Wednesday, October 19, 2005

Third Circuit Articulates Its Definition of Fraud upon the Court

The Third Circuit in Herring v. U.S., 424 F.3d 384 (3d Cir. Sep. 22, 2005) for the first time announed its standards for assessing fraud upon the court claims:

Actions for fraud upon the court are so rare that this Court has not previously had the occasion to articulate a legal definition of the concept. The concept of fraud upon the court challenges the very principle upon which our judicial system is based: the finality of a judgment. The presumption against the reopening of a case that has gone through the appellate process all the way to the United States Supreme Court and reached final judgment must be not just a high hurdle to climb but a steep cliff-face to scale.

In order to meet the necessarily demanding standard for proof of fraud upon the court we conclude that there must be: (1) an intentional fraud; (2) by an officer of the court; (3) which is directed at the court itself; and (4) in fact deceives the court. We further conclude that a determination of fraud on the court may be justified only by "the most egregious misconduct directed to the court itself," and that it "must be supported by clear, unequivocal and convincing evidence." In re Coordinated Pretrial Proceedings in Antibiotic Antitrust Actions, 538 F.2d 180, 195 (8th Cir.1976) (citations omitted).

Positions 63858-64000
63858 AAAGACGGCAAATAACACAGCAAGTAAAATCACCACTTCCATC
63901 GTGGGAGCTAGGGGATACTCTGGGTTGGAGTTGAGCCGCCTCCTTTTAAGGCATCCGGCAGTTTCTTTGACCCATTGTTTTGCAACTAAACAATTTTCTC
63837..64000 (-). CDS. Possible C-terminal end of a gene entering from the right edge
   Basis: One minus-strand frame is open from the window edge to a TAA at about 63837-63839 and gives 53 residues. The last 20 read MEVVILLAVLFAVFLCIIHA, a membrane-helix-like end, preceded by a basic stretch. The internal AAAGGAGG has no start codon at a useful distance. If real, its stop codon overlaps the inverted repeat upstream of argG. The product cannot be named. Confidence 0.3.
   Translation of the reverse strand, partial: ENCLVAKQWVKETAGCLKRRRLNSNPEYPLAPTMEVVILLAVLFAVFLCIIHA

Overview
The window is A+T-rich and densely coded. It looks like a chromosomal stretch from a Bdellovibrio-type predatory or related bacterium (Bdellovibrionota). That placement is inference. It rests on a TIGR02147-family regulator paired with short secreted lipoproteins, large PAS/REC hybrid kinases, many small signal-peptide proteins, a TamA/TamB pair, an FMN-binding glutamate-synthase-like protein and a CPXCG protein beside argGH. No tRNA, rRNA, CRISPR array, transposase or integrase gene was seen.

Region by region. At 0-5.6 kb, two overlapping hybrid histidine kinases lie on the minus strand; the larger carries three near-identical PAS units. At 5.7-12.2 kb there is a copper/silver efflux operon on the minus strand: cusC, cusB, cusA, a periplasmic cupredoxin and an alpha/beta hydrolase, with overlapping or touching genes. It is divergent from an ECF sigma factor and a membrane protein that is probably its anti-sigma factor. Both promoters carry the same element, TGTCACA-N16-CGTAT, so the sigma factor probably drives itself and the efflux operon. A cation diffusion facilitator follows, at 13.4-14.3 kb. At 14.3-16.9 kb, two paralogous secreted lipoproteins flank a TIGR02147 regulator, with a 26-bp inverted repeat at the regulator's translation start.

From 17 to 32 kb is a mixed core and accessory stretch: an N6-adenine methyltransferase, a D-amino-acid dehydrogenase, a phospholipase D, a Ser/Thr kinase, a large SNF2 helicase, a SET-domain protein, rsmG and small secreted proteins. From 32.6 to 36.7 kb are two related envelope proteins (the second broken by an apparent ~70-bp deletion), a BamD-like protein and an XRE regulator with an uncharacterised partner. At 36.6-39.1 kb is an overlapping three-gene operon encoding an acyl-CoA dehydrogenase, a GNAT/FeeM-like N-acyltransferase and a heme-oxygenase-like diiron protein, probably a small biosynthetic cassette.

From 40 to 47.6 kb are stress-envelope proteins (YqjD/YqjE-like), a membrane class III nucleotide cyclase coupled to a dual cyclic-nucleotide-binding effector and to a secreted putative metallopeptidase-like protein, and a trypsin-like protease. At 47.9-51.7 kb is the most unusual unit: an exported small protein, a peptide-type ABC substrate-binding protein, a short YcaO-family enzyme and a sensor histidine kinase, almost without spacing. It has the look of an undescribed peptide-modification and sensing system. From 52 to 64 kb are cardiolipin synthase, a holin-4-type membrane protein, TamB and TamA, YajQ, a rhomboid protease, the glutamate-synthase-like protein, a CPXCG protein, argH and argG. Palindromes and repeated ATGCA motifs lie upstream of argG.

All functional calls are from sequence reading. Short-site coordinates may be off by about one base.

At 1:16 AM, Blogger Unknown said...

Perhaps your honor, actions regarding fraud upon the court are rare because it harms the judical process and the victims so severely. Fraud upon the court may not be rare, but instead effective remedy the true scarcity.

At 6:34 PM, Anonymous Anonymous said...

You are correct. Attorneys and judges commit fraud more often than is often in fact that it is considered par -for -the -course in the legal arena. it's wrong, and it needs to be policed more vigorously. Pro se litigants are the most vulnerable victims of this behavior,and courtsand judges need to be extra careful in preventingit.


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